Children who experience even mild head knocks can have more behavioural issues
The Sector > Research > Children who experience even mild head knocks can have more behavioural issues

Children who experience even mild head knocks can have more behavioural issues

by Freya Lucas

September 20, 2022

Researchers from the University of Rochester have found that children who experience even a mild traumatic brain injury (TBI) have more emotional and behavioral problems than children who do not.


“These hits to the head are hard to study because much of it depends on recall of an injury since the impacts do not all require a visit to a doctor,” first author Dr Daniel Lopez said.


“Being able to analyse longitudinal data from a large cohort and ask important questions like this gives us valuable information into how a TBI, even a mild one, impacts a developing brain.”​


Researchers used MRI and behavioral data collected from thousands of children who participated in the Adolescence Brain Cognitive Development (ABCD) Study. They revealed children with a mild TBI experienced a 15 per cent increased risk of an emotional or behavioural problem. 


The risk was the highest in children around 10 years old. Researchers found that children who had a significant hit to the head but did not meet diagnostic criteria for a mild TBI also had an increased risk of these behavioral and emotional problems.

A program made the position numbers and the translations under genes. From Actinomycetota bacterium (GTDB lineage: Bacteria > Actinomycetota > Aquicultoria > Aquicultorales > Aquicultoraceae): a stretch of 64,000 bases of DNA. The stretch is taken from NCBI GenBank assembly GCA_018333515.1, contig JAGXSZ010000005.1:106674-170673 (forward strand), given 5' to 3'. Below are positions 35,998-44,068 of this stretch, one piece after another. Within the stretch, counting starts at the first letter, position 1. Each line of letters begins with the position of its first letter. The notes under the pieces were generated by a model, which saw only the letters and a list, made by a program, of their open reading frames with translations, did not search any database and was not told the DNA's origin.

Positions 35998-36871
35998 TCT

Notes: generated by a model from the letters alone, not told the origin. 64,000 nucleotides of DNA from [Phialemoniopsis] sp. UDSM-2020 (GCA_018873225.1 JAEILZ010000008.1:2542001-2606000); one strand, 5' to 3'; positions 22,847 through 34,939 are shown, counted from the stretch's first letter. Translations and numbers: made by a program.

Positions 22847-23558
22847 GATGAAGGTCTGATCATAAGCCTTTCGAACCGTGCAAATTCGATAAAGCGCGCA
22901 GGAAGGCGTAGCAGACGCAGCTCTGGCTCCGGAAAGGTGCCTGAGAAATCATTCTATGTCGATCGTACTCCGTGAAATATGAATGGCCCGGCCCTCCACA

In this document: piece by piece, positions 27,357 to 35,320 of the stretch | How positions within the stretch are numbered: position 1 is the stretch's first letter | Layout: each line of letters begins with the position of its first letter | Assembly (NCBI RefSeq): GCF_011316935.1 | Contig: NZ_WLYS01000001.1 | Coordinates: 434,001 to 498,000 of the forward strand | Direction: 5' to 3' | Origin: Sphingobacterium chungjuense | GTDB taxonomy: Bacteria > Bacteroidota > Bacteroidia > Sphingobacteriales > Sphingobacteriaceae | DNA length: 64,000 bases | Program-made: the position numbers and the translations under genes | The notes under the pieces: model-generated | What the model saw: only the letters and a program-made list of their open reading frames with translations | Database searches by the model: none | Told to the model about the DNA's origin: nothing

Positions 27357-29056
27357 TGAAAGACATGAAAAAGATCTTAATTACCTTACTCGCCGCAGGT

The University of Rochester Medical Center is one of 21 research sites collecting data for the National Institutes of Health ABCD Study. Since 2017, 340 children from the greater Rochester area have been part of the 10-year study that is following 11,750 children through early adulthood. It looks at how biological development, behaviors, and experiences impact brain maturation and other aspects of their lives, including academic achievement, social development, and overall health.


Researchers hope future ABCD Study data will better reveal the impact these head hits have on mental health and psychiatric problems. 


“We know some of the brain regions associated with increased risk of mental health problems are impacted during a TBI,” principal investigator Dr Ed Freedman said.


“With more time and data, we hope to gain a better understanding of the long-term impact of even a mild TBI.”


View the research here

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